Dietary Nitrate and Muscle Power with Aging
The purpose of this study is to see if drinking beetroot juice (BRJ) is beneficial for aging subjects.
The purpose of this study is to determine if dietary nitrate from a commercial beet juice supplement improves muscle speed and power in older individuals. Nitrate is a natural component found in foods, especially green leafy vegetables and beets.
The first step will be to complete a brief phone screening of your health and medical history. If it appears from the phone screening that you might be qualified, there will be a screening visit to make sure you are eligible for this study. This screening visit would take about 4 hours and consist of vital signs, blood tests (requires a 12 hour fast), completing questionnaires regarding your physical activity and fatigue, a physical exam by a doctor, an EKG, an urine test, and an exercise test where you exercise one of your thigh muscles off and on for about 20 minutes. You will also complete tests that measure your walking speed, hand strength, balance, ability to stand up, and bone density and body composition. Exclusion criteria include certain medications and medical conditions and amount of physical activity/exercise that you do.
If you are determined to be eligible, your participation in the study would involve 6 separate outpatient visits at the Indiana Clinical Research Center at IU-Health University Hospital at 550 University Boulevard in Indianapolis, each 1 week apart. For each visit you will fast for 12 hours. On the first day you will drink beet juice and have your muscle function tested. Samples of your blood and urine will also be obtained during this visit. You will complete the walking tests and stand up tests again. This visit will take approximately 4-5 hours. After this experiment is over, you would be given a 1 week supply of the beet juice to take with you and drink daily, and you will return 1 week later to provide blood (12 hour fast required) samples. This visit will take approximately 1 hour. At this point, you will be given another 1 week supply of beet juice, then return to repeat the same experiment as before where you perform the exercise test and provide blood (12 hour fast required) samples (about 4 hours).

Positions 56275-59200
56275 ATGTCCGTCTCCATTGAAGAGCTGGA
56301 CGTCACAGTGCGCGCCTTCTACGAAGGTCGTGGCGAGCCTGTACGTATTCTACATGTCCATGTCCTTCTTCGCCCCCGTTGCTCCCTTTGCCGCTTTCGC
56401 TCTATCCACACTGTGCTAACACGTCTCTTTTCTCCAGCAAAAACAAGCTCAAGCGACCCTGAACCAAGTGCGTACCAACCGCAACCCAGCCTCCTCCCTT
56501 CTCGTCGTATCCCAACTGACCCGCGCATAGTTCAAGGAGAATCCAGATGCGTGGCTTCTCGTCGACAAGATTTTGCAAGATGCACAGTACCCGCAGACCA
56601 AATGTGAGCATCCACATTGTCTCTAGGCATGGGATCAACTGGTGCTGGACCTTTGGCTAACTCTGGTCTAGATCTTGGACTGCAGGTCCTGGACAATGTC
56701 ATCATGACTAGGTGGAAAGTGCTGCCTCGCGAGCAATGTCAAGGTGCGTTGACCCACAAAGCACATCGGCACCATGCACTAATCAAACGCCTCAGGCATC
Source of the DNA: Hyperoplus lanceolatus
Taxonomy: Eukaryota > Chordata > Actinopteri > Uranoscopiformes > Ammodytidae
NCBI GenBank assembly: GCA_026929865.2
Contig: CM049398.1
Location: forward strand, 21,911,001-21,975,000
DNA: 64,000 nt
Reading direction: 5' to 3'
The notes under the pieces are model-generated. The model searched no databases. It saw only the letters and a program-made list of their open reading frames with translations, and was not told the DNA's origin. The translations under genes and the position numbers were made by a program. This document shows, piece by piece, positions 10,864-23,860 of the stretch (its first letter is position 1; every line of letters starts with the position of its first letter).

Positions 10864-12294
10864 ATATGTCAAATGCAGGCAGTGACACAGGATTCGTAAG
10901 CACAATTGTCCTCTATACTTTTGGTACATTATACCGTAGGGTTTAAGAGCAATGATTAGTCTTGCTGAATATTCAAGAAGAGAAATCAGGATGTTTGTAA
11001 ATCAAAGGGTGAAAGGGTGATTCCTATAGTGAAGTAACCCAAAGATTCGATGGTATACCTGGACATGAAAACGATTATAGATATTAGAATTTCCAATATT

After a 2 week “washout” period without drinking beet juice, the above described sequence of tests will then be repeated. During the study you will also wear an activity monitor which tracks how much physical activity you are doing. In total, your participation in the study will last about 2 months and include 7 weekly visits.
The main risks involved with the study include bruising and discomfort from the blood draw, skin irritation and rash from the electrodes of the EKG, the beet juice may cause your urine and stool to turn a pinkish color, fatigue and soreness from the exercise test, and very rarely, an exercise test may be associated with serious complications including, but not limited to: fainting and disorders of the heart beat (too fast or too slow) which may require hospitalization; heart attack, stroke, or death.
Participants will be compensated up to $1000 for their participation.
- IRB Number: 1712579448
- Research Study Identifier: TX8638
- Principal Investigator: Andrew Coggan
Contact the research team to learn more about this study.
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